Basic Usage Part3: Performing a simple BTI simulation Welcome to the third part of the tutorial "Basic Usage". In this part you will learn how to perform a simple BTI simulation for the device created previously. First, you will learn how to extract basic device characteristics to get familiar with the framework. Then, we will calculate the semiconductor potential, the potential profile across the stack and the threshold voltage shift \(\Delta V_\mathrm{th} \) for a selected stress condition.
Step 1: Print basic device properties For the beginning we want to print some basic properties of our device, to get familiar with the framework. We want to print the flatband voltage, the threshold voltage, the equivalent oxide thickness, the doping concentrations and the Fermi level in the channel. To retrieve the respective quantities from our device object we use the methods my_device.get_Vfb0, my_device.get_Vth0, my_device.EOT, my_device.Nd, my_device.Na and my_device.get_Fermilevel: # print basic device properties

print("Vfb0 = {:.3f} V".format(my_device.get_Vfb0(T=Temperature)))

print("Vth0 = {:.3f} V".format(my_device.get_Vth0(T=Temperature)))

print("EOT = {:.3f} nm".format(my_device.EOT * 1.0E9))

print("Nd = {:.3e} cm⁻³".format( * 1.0E-6))

print("Na = {:.3e} cm⁻³".format( * 1.0E-6))

print("Ef = {:.3f} eV".format(

for i, layer in enumerate(my_device.insulating_layers):
print("layer {}:".format(i), layer)
Note that there is a difference between my_device.get_Vth0 and my_device.Vth. The method my_device.get_Vth0 always returns the threshold voltage without trapped charge. Contrary, my_device.Vth returns the threshold voltage including the effect of whatever charge is trapped at the moment. If you followed the tutorial carefully, you should see the following output when running the Python snippet above: Vfb0 = 0.521 V
Vth0 = -0.405 V
EOT = 1.390 nm
Nd = 1.400e+17 cm⁻³
Na = 1.000e+10 cm⁻³
Ef = -4.189 eV
layer 0: 1.00nm SiO2
layer 1: 2.00nm HfO2
So far everything seems fine and we can continue with our simulation.

Step 2: Plot semiconductor potential Now that we checked our device we want to plot the semiconductor potential, i.e. the potential difference between the surface and the bulk of the semiconductor. Since most TCAD tools are capable of calculating the semiconductor potential, it is a good metric to compare other TCAD tools with Comphy. We want to calculate the semiconductor potential for gate voltages between -2.0 V and 2.0 V. To retreive the semiconductor potential from our device object we use the method my_device.get_semiconductor_potential. For plotting the semiconductor potential against the gate voltage we will use the Python package matplotlib: # plot semiconductor potential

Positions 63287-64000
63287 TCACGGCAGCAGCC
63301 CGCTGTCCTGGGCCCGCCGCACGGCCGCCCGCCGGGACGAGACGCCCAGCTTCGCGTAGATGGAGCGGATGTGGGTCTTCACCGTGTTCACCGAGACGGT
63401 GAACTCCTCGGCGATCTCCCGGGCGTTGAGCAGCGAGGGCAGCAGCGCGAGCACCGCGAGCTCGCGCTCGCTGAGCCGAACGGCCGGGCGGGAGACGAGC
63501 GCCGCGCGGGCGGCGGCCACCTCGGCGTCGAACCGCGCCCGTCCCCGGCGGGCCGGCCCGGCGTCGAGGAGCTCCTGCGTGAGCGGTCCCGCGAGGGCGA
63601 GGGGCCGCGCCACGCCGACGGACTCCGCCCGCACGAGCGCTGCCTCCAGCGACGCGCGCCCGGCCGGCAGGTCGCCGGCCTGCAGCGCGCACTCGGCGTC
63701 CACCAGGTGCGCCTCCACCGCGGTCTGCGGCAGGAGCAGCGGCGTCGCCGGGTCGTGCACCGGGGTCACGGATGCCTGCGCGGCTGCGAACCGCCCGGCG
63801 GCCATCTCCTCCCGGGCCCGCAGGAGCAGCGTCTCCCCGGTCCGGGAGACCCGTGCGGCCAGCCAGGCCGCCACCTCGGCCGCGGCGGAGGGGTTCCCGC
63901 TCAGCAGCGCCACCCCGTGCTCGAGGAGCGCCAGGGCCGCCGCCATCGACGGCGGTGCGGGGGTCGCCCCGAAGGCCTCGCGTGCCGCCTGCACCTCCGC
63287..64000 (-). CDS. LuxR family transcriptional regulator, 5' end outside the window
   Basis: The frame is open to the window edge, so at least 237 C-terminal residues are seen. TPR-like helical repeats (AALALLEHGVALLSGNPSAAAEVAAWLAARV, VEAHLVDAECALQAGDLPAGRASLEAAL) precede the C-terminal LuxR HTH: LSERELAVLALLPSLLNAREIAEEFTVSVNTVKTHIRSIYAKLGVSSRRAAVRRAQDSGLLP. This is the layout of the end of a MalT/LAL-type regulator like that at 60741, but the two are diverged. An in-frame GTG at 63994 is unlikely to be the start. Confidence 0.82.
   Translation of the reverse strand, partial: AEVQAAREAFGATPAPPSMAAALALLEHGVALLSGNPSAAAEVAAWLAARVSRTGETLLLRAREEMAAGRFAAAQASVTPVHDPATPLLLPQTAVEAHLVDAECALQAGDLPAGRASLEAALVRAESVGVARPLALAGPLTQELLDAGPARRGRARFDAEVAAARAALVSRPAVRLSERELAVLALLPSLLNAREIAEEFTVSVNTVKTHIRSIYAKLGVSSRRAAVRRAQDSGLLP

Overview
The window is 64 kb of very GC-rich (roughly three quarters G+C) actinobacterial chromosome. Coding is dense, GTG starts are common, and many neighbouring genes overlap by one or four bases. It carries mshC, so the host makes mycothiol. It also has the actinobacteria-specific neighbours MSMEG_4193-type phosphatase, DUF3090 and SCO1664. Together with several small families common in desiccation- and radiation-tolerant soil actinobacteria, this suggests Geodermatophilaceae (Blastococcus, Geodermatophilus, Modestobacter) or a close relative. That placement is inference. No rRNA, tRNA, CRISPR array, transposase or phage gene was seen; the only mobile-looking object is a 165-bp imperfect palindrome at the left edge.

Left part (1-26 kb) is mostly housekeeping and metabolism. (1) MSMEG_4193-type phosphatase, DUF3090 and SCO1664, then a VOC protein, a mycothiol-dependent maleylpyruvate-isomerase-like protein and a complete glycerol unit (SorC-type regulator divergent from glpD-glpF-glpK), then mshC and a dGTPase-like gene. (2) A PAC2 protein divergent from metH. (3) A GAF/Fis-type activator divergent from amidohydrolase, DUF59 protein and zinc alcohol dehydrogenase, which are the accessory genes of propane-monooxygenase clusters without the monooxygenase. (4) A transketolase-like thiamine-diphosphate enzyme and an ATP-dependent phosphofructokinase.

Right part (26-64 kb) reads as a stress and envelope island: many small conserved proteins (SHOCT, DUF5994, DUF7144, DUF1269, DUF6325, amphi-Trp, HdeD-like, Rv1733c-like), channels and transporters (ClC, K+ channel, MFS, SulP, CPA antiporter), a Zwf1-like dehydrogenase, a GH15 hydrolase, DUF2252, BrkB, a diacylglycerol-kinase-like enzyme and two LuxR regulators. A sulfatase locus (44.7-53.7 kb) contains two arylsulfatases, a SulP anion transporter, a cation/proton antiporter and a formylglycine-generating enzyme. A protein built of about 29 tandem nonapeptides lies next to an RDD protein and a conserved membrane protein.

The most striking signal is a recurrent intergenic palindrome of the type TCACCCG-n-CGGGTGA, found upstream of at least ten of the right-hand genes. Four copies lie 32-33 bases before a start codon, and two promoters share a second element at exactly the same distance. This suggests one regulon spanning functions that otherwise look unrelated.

Vg = np.linspace(-2.0, 2.0)
semiconductor_potential = \
[my_device.get_semiconductor_potential(Vg=Vappl, T=Temperature) for Vappl in Vg]

figure = plt.figure(figsize=(8.0, 6.0))
plt.plot(Vg, semiconductor_potential)
plt.title("Semiconductor potential")
plt.xlabel("Vg / V")
plt.ylabel("Semiconductor potential / eV")

The above Python snippet should produce the following image:
The plot shows the semiconductor potential, i.e. the potential difference between the surface and the bulk of the semiconductor, of our tutorial device.

Step 3: Calculate potential profile across the stack In our next step we want to retrieve the potential profile across the stack for a gate voltage of 1.0 V. For this purpose we use the method my_device.get_VB_and_CB, which returns the valence band edge, the conduction band edge, and the potential for an arbitrary array of x coordinates. # plot potential profile across the stack

x = np.linspace(-1.0E-9, my_device.oxide_thickness + 1.0E-9, 1000)
VB, CB, potential = my_device.get_VB_and_CB(x=x, T=Temperature, applyVg=True, Vg=1.0)

figure = plt.figure(figsize=(8.0, 6.0))